The presentation was followed by an invitation to discussion, and this is where things got a little interesting and awkward. The first to speak, a man who looked to be in his 70s but who must have been older than that, said that he had been in the Wehrmacht and in a POW camp, and that upon returning, found no one interested in what he had gone through, since everyone believed that “all Wehrmacht were criminals”. He tried the “both sides did it” attack, an argument I have heard before, but found no sympathy among the other listeners. A second man said that one cannot look at history this way; this is an chronicle of what happened here in this place. We hear of Mauthausen and Dachau but this is a local story which needs to be heard.

A third man stood to say that he found Winterberg had “prettified” the situation in the camp by not stressing that it was in fact “ein durchgangsstation ins KZ” (“a way station to the concentration camp”, as if it were something not quite so nasty as a concentration camp itself). Breit reiterated several of the points made by Winterberg that the man seemed to have missed, that people were constantly being shipped in and out with little knowledge as to what would happen to them.

At this point my concentration skills were fading, I had a rather bad cold and my head was completely stopped up, but words were spoken to the effect that Winterberg didn’t have anything to complain about, he got through it well enough, he doesn’t mention anything terrible happening to him. Breit reminded the speaker that Winterberg states he was 49 kilos lighter by war’s end (108 pounds lighter ) This is where a woman spoke up and said: these are terrible things. When they are not dramatic enough, when this story, or this story, is not bad enough to make one find it terrible, then…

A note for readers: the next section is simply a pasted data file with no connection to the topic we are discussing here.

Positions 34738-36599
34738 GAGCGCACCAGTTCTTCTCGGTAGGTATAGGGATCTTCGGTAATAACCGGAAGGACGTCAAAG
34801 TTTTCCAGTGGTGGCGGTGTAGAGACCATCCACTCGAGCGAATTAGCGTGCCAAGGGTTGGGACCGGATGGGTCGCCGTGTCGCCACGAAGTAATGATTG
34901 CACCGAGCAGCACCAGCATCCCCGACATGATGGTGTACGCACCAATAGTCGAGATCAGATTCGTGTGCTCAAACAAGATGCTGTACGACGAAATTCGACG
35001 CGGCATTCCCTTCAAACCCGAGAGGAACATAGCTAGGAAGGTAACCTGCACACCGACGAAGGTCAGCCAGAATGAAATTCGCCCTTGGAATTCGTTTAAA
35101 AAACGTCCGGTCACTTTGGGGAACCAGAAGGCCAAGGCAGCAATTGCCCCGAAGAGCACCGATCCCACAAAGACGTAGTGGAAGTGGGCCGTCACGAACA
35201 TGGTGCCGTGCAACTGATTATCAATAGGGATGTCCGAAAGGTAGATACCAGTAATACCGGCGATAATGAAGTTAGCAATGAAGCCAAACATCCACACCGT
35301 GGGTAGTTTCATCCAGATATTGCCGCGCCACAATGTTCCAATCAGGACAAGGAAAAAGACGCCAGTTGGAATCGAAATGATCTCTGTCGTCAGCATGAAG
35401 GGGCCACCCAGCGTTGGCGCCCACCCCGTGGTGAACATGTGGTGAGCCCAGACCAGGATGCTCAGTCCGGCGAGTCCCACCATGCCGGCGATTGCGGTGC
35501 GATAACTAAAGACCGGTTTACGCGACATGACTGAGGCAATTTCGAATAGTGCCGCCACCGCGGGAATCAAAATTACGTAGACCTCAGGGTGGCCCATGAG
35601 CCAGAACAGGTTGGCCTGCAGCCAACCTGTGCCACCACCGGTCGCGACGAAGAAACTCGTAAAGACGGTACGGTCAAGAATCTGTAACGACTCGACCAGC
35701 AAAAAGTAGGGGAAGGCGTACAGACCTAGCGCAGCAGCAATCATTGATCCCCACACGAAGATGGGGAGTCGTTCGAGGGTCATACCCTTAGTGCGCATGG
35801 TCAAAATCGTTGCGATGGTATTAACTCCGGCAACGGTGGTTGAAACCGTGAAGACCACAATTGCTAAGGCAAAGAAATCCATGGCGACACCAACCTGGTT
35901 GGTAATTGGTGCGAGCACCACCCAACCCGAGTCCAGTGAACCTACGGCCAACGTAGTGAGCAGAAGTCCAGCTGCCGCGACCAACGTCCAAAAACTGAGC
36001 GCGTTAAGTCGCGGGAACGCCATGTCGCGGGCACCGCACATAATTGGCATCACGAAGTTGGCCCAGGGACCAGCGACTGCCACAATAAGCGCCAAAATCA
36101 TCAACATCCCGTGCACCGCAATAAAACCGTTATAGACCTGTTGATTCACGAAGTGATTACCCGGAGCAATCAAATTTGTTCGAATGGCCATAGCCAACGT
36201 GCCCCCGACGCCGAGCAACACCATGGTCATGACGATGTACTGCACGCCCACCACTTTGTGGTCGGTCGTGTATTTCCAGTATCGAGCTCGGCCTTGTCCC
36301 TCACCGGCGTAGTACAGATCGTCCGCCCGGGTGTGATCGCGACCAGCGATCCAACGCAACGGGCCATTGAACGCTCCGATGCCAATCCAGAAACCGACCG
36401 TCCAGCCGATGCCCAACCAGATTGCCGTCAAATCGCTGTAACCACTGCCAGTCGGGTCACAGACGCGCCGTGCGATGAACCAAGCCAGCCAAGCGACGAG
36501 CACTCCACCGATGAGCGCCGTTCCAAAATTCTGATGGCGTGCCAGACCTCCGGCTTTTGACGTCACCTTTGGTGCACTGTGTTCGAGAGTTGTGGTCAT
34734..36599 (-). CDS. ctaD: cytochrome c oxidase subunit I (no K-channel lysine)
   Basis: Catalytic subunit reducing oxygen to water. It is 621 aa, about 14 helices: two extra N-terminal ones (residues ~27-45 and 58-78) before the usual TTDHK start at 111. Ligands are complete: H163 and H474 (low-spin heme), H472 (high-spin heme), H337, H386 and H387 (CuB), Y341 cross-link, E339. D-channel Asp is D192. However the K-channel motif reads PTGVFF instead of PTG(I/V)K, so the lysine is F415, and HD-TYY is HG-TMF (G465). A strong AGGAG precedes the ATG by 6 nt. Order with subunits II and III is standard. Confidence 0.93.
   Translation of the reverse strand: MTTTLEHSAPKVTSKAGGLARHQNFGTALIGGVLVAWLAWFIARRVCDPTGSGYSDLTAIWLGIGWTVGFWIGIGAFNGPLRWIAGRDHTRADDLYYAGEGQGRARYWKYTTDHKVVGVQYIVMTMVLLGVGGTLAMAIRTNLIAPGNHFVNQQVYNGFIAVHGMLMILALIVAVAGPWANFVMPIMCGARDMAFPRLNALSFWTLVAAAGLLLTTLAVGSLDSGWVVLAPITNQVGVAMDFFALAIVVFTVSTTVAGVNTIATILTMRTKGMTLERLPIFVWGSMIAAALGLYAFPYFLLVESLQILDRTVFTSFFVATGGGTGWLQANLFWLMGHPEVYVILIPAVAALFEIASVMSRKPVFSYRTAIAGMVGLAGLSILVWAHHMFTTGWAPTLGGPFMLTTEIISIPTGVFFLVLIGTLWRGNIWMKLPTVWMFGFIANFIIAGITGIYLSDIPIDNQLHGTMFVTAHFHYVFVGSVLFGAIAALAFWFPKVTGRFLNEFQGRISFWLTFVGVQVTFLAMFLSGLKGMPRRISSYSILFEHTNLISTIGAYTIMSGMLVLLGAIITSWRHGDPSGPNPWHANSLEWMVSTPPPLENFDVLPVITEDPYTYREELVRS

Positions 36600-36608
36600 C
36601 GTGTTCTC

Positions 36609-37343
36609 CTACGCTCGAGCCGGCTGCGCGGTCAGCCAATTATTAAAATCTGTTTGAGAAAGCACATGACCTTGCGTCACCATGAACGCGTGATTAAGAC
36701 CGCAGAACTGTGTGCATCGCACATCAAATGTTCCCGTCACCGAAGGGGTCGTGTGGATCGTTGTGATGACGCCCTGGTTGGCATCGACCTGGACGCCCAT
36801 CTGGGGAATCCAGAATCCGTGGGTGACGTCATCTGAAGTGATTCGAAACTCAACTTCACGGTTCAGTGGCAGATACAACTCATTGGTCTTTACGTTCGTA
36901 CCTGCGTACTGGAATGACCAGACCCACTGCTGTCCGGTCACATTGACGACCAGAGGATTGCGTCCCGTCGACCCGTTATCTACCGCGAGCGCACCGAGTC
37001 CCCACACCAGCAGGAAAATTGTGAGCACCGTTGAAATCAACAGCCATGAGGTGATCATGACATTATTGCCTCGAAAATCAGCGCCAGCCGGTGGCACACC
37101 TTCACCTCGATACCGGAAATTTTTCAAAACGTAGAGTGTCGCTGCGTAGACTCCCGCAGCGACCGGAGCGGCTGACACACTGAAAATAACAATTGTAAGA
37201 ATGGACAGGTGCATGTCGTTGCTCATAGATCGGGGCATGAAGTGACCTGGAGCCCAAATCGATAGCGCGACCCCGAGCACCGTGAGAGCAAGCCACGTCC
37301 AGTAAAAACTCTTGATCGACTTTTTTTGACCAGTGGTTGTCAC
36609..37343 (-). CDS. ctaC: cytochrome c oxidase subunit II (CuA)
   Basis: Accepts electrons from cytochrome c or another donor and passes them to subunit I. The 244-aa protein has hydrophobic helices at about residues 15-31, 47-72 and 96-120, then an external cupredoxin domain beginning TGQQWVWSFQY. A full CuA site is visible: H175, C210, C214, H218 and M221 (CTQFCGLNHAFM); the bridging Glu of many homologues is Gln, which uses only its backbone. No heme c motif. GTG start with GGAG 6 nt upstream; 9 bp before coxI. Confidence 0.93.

Breit wrapped things up: If too little horror appears in the reports of Reichenau, think then of the millions who passed through here, headed to their fates. This tale presented here is an historic reconstruction, not a tale of horrors. (This got me thinking of the recent need to make Holocaust stories ever more shocking. Simply being imprisoned and treated badly isn’t enough, the public wants some new godawfulness that they’d never heard of before. I thought until now that this was an American thing, but now I am not so sure.)